Statement on Web Crawling and Deep Indexing
Elsevier supports and encourages our institutional and corporate customers who want programmatic (i.e. automated) access to the content on ScienceDirect and other Elsevier Internet databases. We have developed complimentary services for our customers that are specifically designed to support machine-to-machine access, including a comprehensive suite of APIs and content syndication services. In order to ensure stability and maintain the performance of our user-facing platforms, we recommend that our customers use those Elsevier services to access content.
Elsevier has also put in place policies and technical measures to prevent crawling by robots or other mechanized devices. Web crawling is an inefficient method of harvesting large quantities of content from sites similar to our sites and imposes a high volume burden on our systems which interferes with access for human users in the research community. http://public.lanl.gov/herbertv/papers/f140-nelson.pdf).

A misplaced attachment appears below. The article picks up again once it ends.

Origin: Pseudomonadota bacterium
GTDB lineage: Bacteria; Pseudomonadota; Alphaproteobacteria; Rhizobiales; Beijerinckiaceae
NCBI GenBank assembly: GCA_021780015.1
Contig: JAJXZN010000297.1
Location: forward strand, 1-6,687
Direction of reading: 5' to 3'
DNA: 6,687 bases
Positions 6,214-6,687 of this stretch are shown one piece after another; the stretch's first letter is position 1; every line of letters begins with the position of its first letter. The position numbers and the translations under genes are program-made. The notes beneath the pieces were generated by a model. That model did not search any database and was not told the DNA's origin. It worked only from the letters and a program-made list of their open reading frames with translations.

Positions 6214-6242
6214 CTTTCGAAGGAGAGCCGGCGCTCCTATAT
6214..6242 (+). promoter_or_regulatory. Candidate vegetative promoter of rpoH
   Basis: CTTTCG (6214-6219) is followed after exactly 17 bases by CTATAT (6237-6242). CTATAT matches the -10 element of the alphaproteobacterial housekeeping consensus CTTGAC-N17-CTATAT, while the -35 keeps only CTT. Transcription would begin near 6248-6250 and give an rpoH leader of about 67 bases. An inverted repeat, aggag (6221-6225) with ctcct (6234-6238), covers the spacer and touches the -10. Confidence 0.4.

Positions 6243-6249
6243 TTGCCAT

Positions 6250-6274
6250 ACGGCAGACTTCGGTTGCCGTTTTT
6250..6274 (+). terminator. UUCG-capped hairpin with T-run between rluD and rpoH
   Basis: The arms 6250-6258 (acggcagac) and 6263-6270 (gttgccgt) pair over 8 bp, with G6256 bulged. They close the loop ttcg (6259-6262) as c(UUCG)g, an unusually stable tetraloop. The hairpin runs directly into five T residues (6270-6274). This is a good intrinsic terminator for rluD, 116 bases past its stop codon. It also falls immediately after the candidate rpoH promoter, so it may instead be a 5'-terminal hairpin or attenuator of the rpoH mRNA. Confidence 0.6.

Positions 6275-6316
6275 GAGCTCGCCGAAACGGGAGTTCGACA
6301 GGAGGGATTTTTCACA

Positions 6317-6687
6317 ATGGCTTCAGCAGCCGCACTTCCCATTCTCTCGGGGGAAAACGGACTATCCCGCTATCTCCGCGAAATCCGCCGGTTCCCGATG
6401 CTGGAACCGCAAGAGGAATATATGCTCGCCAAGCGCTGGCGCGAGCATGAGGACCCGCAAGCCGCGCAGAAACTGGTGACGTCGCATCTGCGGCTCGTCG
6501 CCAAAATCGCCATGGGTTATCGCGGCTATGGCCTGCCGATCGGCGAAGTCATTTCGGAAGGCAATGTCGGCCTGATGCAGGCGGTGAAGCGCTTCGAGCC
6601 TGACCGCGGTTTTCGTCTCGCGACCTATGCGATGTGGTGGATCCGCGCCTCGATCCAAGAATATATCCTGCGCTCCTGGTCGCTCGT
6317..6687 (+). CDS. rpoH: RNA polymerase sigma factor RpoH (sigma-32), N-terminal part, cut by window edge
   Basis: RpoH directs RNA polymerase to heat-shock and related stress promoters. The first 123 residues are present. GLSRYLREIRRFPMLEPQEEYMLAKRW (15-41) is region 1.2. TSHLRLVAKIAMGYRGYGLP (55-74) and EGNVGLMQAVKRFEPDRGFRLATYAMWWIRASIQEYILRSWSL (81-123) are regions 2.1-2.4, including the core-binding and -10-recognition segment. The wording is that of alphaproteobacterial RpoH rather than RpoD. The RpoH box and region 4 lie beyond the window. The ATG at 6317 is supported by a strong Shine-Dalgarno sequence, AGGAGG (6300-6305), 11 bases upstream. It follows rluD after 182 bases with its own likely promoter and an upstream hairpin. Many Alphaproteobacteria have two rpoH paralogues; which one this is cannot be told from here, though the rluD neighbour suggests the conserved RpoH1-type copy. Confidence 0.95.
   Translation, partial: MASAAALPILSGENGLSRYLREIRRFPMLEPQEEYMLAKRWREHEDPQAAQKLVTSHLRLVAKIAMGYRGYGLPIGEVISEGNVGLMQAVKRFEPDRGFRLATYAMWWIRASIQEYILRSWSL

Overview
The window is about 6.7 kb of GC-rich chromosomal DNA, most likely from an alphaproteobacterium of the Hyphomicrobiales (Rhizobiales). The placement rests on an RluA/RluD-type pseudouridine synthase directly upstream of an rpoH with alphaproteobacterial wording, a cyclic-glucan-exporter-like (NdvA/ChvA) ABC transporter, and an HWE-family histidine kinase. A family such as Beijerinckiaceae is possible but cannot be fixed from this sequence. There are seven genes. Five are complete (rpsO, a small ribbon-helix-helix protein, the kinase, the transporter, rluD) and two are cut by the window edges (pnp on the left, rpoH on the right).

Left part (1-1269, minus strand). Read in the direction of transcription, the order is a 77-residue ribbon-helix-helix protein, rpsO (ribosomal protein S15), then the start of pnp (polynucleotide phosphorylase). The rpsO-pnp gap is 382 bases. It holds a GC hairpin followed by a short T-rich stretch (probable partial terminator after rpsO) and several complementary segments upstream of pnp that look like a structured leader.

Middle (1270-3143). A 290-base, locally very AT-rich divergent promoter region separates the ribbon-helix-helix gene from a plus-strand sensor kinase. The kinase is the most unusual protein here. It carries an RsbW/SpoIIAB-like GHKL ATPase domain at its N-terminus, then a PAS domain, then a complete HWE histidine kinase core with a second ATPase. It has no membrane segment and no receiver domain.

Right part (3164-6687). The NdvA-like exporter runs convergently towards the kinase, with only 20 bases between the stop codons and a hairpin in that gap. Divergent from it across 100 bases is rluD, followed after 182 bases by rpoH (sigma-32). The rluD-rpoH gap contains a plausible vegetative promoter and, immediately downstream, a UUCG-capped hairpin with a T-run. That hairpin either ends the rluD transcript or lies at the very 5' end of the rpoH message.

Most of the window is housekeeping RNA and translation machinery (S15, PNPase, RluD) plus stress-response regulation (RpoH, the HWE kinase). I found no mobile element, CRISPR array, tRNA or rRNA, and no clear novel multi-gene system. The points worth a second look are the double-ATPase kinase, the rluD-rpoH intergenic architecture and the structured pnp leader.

To aid discovery for researchers, we also partner with major search engines such as Google and Google Scholar to enable them to index our content.
Customers who would liketo use Elsevier’s services to deep-index full text and bibliographic data on ScienceDirect, or other Elsevier Internet databases (for example to build indexes for the purpose of recreating navigational schemes to Elsevier content on a customer's or company's local servers), should contact their Account Manager for an overview of the commercial solutions we provide for this purpose.
We also recognise that some of our customers want to be able perform text or data mining within this content, and we encourage them to do so. To enable that functionality (and ensure that is not falsely identified as crawling), customersshould discuss content mining needs with their Account Manager so that they can utilize these services. Elsevier also has sophisticated services for delivering Journal metadata including bibliographic information and abstracts for the inclusion in 3rd party A&I databases, agents’ consolidated services, and others.
If you are a researcher, developer, or other end-user and you would like to use Elsevier data to build applications, perform text or data mining, or for other uses, please contact your institution’s library staff for assistance.
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